Laughter is important for good mental health

Reafon Gates

Pursuit of happiness: Top mentalist explains power of laughter

Laughter is more important for mental health than you might think. Larry Soffer, who has performed for the likes of Beyonce, explains why.

Laughter is important for good mental health

Reafon Gates

When last did you last laugh until your stomach hurt?

The impact of having had to endure two and a half years of lockdown due to COVID-19 still lingers. Unsurprisingly, individual wellbeing is now firmly on top of the mental health agenda.

Taking care of the human mind not only helps maintain good health, but also keeps us happy, makes us feel in control and ensures we have the tools and support to overcome any daily challenges.

Leading South African mentalist Larry Soffer has performed for Beyoncé, made the Voortrekker Monument in Pretoria disappear and counts Prince Harry as one of his biggest fans.


Soffer explains that many South Africans struggled with mental health during and after lockdown. People had to find new ways to entertain themselves, especially after the lure of Netflix wore off.

“I saw so many of my friends and family start baking banana breads, take up gardening, or start a new hobby like making jewellery or creating pottery. A few have since turned these side hustles into profitable businesses which is just amazing,” he laughs.

Now that everything is back to normal, it is important to make time for the fun things in life again. Even at a time when many South Africans are tightening their financial purse strings, due to the escalating cost of living crisis, the important role the entertainment industry can play in helping improve and support mental health and wellbeing cannot be overlooked.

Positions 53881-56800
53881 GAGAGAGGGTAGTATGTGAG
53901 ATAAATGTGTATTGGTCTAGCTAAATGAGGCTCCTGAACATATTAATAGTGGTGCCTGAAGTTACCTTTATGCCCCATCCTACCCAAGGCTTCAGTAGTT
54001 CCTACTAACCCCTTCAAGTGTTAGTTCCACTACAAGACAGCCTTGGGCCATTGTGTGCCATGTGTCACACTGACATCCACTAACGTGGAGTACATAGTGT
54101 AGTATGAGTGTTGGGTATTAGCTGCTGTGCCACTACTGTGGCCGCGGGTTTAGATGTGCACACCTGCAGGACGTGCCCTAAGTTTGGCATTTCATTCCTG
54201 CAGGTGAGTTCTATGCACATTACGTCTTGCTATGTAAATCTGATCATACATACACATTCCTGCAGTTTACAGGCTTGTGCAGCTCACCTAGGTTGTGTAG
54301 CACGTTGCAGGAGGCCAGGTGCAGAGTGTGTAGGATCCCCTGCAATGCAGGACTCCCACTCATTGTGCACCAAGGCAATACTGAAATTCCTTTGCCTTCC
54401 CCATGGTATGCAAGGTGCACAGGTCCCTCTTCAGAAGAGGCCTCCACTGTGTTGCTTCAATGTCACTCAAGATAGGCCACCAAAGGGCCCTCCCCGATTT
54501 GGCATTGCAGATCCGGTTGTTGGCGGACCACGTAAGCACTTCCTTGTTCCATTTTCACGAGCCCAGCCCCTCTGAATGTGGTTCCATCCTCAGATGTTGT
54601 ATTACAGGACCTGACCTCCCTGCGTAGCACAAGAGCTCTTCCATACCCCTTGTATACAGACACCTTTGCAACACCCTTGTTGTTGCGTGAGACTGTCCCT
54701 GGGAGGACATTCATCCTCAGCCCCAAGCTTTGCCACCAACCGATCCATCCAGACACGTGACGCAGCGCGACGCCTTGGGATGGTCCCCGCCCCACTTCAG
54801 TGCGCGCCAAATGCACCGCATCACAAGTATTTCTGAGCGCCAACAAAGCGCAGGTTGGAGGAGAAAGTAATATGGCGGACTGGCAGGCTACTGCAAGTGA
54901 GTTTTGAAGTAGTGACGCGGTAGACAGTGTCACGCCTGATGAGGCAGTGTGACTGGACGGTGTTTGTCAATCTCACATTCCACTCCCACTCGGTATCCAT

“Entertainment, especially live entertainment, is the ultimate feel-good factor and the perfect way of escaping from our everyday routines. It is also about sharing elements of fun and lightness and emotional connection with a room full of others,” he adds. 

ALSO READ: Mental health is part of your overall WELLBEING – seek help


Laughter comes in many forms, and is an absolute must for continued good mental health. Make time for fun, be it live shows, a good comedic movie or just a games night with friends.

Here’s why it’s so important, according to Soffer:

We just can’t help ourselves

We can trace entertainment back to the first and second centuries where hand puppets, storytelling, music and dance was very much a part of the social fabric of society. Entertainment has always been a part of who we are as humans, Larry says it is because we desire fun and laughter in our lives. 

We are wired to seek out things that bring us joy 

And, being entertained delivers this in truckloads! You only need to look at a young infant to see what I mean. They get so much joy from simply watching a cartoon on TV, playing peek-a-boo with an adult or even from seeing their own reflection in the mirror. It’s all entertainment for them and it can bring them hours of fun and laughter. 

We always need a break from reality 

We get so consumed by everyday stressors that we long for those small moments or activities that relieve us from that. For some, it helps to spend time in the gym while others might want to be outside at one with nature. Entertainment is different though as it has the possibility to transport us out of our everyday mundane lives and into a world where we can experience magic and mystery, and where we can believe in the impossible. 

Entertainment works around you

From comedians, singers and ventriloquists to dancers, musicians, and magicians, pretty much all artists had some form of online offering during the lockdown. Some were conducted in their living rooms, others on balconies or gardens, but all happened because as entertainers, we understand the need to spread joy and positivity during very difficult times.

This is the determined spirit of an artist – they simply cannot be stopped and will always find a way to express their craft. I know I absolutely loved entertaining during the lockdown, seeing packed out living rooms full of family and friends all desperate for some respite from the worry and doom. 

As human we naturally gravitate to positivity and the desire to be uplifted

How many of us live for the weekend, so that we can plan something fun, different, and exciting over our two free days? We do it, because we get so much positive energy from a good experience or from being with good people.

If you’re feeling happy and positive, you’re likely to radiate and transfer these happy feelings to someone else – like a domino effect, which is a great way of elevating everyone’s mental health and wellbeing.    

ALSO READ: Stuck in a mental health rut? 5 Ways ‘wellness’ travel can fix that